An example of this is electronic shelf labels (ESL). In the Nordic region, ESLs were implemented 13 years ago. Though the rest of Europe has dabbled in implementation, they have yet to follow through with a complete roll-out. According to Sean Taylor, head of retail solutions at ESL provider Panasonic Europe, “retailers do see a continuing upward trend in the cost of labor and are looking at operational efficiencies in the store.”

Retailers who already use ESLs, can implement ‘pick by light’ systems. This technology helps pickers pack groceries even faster as they don’t have to stand and look for the items, but can quickly find them as the ESL will light up. Thus, the retailers who have already invested in their digital transformation journey will have a jump start with improving operational efficiency.

Labor shortage and high employee turnover as a technological driver

High labor costs are not the only thing pushing retailers to look for creative solutions: lack of labor and a high employee turnover is doing this as well.

In the Baltics, “their issue was that it takes time to educate a person to be sitting at the till. If your average tenure is two or three months, it's a hopeless task. So the way that basically all the grocery retailers in the Baltic region have been, not solving, but at least alleviating the situation is by introducing a lot more self-checkout”.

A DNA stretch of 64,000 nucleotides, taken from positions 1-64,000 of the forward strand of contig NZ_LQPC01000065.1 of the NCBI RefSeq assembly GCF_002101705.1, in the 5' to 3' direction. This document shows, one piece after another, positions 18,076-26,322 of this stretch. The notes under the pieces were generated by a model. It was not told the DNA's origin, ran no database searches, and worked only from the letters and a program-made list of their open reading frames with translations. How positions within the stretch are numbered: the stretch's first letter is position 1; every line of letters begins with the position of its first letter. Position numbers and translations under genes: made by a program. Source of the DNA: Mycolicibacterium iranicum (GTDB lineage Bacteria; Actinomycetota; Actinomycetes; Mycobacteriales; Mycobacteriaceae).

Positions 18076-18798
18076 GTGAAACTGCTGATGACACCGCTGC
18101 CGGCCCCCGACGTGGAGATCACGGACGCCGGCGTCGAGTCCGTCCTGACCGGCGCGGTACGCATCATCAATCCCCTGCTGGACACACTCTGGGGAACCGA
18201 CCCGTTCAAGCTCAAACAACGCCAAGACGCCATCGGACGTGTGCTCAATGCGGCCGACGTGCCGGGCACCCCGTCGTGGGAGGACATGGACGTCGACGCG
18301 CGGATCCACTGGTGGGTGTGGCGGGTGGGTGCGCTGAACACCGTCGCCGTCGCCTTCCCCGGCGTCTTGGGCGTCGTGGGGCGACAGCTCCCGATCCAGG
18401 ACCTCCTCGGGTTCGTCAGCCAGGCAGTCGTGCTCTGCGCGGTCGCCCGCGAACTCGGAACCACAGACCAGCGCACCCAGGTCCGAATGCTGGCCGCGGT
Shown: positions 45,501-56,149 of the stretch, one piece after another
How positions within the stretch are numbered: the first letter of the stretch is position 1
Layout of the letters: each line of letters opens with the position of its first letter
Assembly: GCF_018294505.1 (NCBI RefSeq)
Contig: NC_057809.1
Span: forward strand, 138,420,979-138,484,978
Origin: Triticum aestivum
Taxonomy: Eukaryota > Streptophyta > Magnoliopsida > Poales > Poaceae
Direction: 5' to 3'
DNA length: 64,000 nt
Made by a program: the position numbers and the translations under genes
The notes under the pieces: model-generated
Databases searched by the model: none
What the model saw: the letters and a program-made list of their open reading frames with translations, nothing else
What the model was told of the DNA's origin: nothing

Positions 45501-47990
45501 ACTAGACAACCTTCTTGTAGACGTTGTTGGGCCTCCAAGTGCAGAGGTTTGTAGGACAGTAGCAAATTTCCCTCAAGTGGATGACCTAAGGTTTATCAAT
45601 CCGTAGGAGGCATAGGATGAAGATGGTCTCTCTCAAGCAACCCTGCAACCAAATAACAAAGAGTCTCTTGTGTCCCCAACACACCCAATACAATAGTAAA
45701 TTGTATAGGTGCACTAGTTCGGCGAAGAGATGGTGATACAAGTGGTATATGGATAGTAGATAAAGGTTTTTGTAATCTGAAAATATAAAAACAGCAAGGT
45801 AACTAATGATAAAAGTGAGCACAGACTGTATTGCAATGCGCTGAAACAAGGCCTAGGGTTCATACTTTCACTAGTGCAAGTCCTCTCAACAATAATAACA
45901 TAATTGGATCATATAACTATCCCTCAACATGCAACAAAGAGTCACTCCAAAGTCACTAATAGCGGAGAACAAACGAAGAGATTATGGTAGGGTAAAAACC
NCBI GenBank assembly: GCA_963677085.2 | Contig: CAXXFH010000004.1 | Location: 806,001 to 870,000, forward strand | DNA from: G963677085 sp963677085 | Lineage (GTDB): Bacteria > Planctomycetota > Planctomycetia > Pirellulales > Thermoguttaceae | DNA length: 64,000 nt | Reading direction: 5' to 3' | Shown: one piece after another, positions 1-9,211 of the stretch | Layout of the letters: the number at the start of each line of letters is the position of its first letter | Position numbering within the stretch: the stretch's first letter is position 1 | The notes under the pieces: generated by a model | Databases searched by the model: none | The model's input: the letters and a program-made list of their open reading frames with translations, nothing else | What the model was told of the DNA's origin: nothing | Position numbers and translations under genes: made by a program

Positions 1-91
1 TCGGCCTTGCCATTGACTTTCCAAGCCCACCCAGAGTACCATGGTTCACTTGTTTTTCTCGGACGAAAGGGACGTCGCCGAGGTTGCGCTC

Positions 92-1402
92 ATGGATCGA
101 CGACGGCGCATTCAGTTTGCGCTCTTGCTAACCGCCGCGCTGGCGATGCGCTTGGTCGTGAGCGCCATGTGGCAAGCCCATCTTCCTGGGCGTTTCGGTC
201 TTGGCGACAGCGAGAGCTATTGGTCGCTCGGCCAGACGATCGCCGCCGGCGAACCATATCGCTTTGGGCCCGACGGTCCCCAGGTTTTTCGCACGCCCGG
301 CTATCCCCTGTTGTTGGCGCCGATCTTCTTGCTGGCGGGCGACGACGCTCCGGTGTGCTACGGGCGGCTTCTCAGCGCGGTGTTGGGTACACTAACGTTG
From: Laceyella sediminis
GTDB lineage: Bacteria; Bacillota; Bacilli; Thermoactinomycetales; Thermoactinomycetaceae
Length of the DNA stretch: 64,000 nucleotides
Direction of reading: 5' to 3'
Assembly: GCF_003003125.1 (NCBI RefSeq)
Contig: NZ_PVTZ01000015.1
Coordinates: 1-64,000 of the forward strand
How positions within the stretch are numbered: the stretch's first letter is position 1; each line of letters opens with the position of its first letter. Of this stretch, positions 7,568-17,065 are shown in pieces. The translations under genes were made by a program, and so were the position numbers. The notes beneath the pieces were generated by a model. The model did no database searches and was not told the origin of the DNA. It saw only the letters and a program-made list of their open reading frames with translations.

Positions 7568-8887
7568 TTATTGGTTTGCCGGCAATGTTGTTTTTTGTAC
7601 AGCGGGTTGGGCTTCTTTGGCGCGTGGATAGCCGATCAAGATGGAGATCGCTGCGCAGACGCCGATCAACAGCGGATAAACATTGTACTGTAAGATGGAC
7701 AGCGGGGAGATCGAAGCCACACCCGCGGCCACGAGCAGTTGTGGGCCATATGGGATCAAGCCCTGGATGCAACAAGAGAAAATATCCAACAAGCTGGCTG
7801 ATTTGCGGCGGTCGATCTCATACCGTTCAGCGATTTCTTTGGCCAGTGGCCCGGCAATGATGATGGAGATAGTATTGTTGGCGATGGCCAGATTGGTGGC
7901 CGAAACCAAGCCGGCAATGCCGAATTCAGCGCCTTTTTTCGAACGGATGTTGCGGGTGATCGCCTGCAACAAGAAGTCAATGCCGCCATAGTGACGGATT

Incentivizing click and collect behavior

Back in Scandinavia, the Swedes have also led the way by incentivizing customers to understand that home delivery of groceries comes at a cost. By charging more for home delivery and offering pick-ups in-store, this results in huge cost savings for the retailer. By combining this strategy with an efficient picking solution, the second-largest grocery retailer in Sweden has announced that e-commerce has begun to break even for them.

Globally, throughout the retail industry there might be some who are hesitant to make the first move to charge for home delivery services, fearing they will lose customers. However, as Jacob states, it's not only about the cost of home delivery; the lack of efficiency in picking and last-mile delivery is also a problem. Retailers must look for ways to increase profitability rather than seeking growth at all costs.

Wrapping up…

Societal drivers will continue to push retailers to implement technological solutions to adapt to the new way things are. Retailers need to step away from the idea of growth at all costs, invest in their digital transformation journey, and utilize technological solutions as a way to increase profitability.

Retailers can achieve greater profitability by implementing a winning strategy that combines digital and brick-and-mortar channels. This involves incorporating store buy-online and pick-up in store options, along with a robust digital transformation plan to enhance the efficiency and scalability of order processing and fulfillment.